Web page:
17 Eric Lindross

Feb. 09, 1995
Feb. 09, 1995

Table of Contents
Feb. 9, 1995


17 Eric Lindross

THE FIRST night old-time hockey man Bill Dineen made the
pilgrimage to see Eric Lindros, the 15-year-old was playing for St.
Michael's, a Junior B team in Toronto -- but he was already a magnet
for anyone who wanted to see tomorrow's hockey genius today. ''He was
awesome at that level,'' says Dineen. ''It's just too bad I drove 40
miles to watch him, because he got thrown out the first shift for
fighting.'' Dineen's diligence was ultimately rewarded, though; he
would become Lindros's first NHL coach, with the Philadelphia Flyers.
And Lindros has given him plenty to watch ever since.
In a league that seems destined to be hijacked by the flash and
panache of Europeans like Pavel Bure of the Vancouver Canucks and
Teemu Selanne of the Winnipeg Jets, Lindros, a center for the Flyers,
is the last fortress of the old North American style. (At 6 ft. 4
in., 229 pounds, the 22-year-old Lindros is a fortress.) He excels at
both offense and defense. He plays rough. He often seeks out contact,
and the small NHL rinks barely seem able to contain him. He creates
his own space -- a man skating in his own personal bell jar.
As Wayne Gretzky was dubbed the Great One, so Lindros has been
called the Next One. But for Lindros the more apt moniker may be the
First One. There has never before been a player with his combination
of size, strength, power, speed and playmaking ability. ''This is the
total package,'' says Dineen, now a scout for the Flyers. ''There's
no question Eric can become the most dominant player in the game.
Nobody else can turn a game around by himself in so many ways:
toughness, skill, finesse, running over people. He has the ability to
get a team to the Stanley Cup.''
Lindros is a proud, stubborn, independent thinker who has
distinguished himself on the other side of the boards too. During
this season's lockout, he was a really big man on campus at the
University of Western Ontario, in London, where he took an economics
course. ''I guess I'm kind of learning economics in theory and in
reality,'' he said at the time.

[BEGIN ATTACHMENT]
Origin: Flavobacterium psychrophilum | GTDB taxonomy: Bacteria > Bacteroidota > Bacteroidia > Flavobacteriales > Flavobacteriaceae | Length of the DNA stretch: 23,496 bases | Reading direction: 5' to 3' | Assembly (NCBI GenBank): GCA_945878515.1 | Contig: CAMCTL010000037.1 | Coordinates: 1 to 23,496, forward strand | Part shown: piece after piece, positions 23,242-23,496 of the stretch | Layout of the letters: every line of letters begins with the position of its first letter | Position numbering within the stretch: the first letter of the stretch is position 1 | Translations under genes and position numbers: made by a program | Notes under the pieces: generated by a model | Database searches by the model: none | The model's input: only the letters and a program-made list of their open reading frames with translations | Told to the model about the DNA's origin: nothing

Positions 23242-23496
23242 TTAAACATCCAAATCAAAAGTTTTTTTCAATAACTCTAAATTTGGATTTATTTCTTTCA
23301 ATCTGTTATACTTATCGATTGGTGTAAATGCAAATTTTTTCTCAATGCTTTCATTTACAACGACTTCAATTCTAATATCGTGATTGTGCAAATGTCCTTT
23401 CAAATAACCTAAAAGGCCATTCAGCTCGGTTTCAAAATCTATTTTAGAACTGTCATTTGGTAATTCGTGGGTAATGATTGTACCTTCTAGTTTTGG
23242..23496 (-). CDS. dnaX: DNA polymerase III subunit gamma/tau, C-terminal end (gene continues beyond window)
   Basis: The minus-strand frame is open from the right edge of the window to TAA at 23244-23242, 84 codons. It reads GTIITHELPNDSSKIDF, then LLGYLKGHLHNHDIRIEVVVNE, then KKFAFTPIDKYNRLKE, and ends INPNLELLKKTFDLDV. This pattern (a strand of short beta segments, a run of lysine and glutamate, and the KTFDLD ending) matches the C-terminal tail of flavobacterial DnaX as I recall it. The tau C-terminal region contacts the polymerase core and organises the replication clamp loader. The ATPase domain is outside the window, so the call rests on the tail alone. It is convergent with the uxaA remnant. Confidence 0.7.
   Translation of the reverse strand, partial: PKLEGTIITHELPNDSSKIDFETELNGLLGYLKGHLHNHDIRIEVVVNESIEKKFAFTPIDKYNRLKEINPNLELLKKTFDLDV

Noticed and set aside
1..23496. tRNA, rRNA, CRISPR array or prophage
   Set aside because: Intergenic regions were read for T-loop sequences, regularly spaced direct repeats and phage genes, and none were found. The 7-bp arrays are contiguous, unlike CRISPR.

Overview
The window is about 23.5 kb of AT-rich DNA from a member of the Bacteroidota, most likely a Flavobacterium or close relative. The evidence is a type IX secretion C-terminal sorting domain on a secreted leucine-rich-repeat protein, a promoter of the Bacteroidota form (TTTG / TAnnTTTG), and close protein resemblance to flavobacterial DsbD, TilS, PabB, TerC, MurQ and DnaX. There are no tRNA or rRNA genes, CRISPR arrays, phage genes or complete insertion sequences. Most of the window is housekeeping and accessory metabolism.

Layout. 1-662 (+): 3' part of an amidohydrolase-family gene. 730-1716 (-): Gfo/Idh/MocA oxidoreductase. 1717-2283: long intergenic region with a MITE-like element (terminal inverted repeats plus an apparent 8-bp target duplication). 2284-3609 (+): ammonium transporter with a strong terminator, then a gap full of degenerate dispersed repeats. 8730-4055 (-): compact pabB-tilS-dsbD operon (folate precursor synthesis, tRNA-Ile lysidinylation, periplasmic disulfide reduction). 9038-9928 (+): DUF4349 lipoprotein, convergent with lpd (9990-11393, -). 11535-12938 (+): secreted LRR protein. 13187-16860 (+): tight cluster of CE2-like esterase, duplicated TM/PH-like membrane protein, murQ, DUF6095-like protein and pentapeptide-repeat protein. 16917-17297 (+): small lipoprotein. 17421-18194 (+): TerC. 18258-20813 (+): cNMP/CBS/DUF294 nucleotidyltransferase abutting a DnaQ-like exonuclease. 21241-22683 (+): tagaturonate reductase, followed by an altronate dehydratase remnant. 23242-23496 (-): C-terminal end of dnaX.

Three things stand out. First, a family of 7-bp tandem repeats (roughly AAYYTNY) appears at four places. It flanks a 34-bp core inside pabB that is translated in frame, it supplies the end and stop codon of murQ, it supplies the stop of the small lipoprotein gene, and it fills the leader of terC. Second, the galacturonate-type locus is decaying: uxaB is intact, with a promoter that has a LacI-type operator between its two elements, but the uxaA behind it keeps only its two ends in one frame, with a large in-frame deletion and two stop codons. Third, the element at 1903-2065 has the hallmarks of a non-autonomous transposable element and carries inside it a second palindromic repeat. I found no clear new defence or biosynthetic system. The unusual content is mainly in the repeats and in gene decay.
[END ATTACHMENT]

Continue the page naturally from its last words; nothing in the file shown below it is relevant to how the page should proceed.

Lindros's independence is unique in the go-along NHL. With the
backing of his parents, Bonnie and Carl, he has challenged the system
-- and won. Twice. As a junior, he refused to play for Sault Sainte
Marie of the Ontario Hockey League, forcing the team to trade him to
Oshawa, which was closer to his Toronto home. He also balked after
the Quebec Nordiques made him the first player chosen in the 1991
draft. He skipped an NHL season rather than sign with the lowly
Nordiques and played with the Canadian national team instead, scoring
five goals in eight games in the Olympics. Quebec traded him before
the 1992 draft, and apparently Nordique president Marcel Aubut is not
a man who takes yes for an answer: Aubut worked out deals for Lindros
with both Philadelphia and the New York Rangers. The mess was dumped
into the lap of an arbitrator, who ruled in favor of the Flyers. The
trade cost Philadelphia six players, two No. 1 draft choices and $15
million. No one thought the Flyers had been taken.
And we have yet to see the best of Lindros. In addition to missing
a full season while holding out, he has had two knee injuries and a
shoulder sprain, which have limited his time on the ice. His hockey
IQ is indisputably of Mensa quality; he is simply waiting to wipe
that Incomplete off his record. Though he entered the 1995 season
having played in just 126 games, he already had 85 career goals and
had averaged almost 1.4 points per game. There is little doubt that
if he stays healthy, he will dominate the NHL for years to come.
In 1994, rightwinger Brett Lindros was the first-round draft
choice of the New York Islanders. Of course, it isn't easy being
Eric's kid brother. ''Players on the other teams will come up and
tell me I'm not as good as Eric,'' says Brett. ''I tell them,
'Neither are you.' ''

This is an article from the Feb. 9, 1995 issue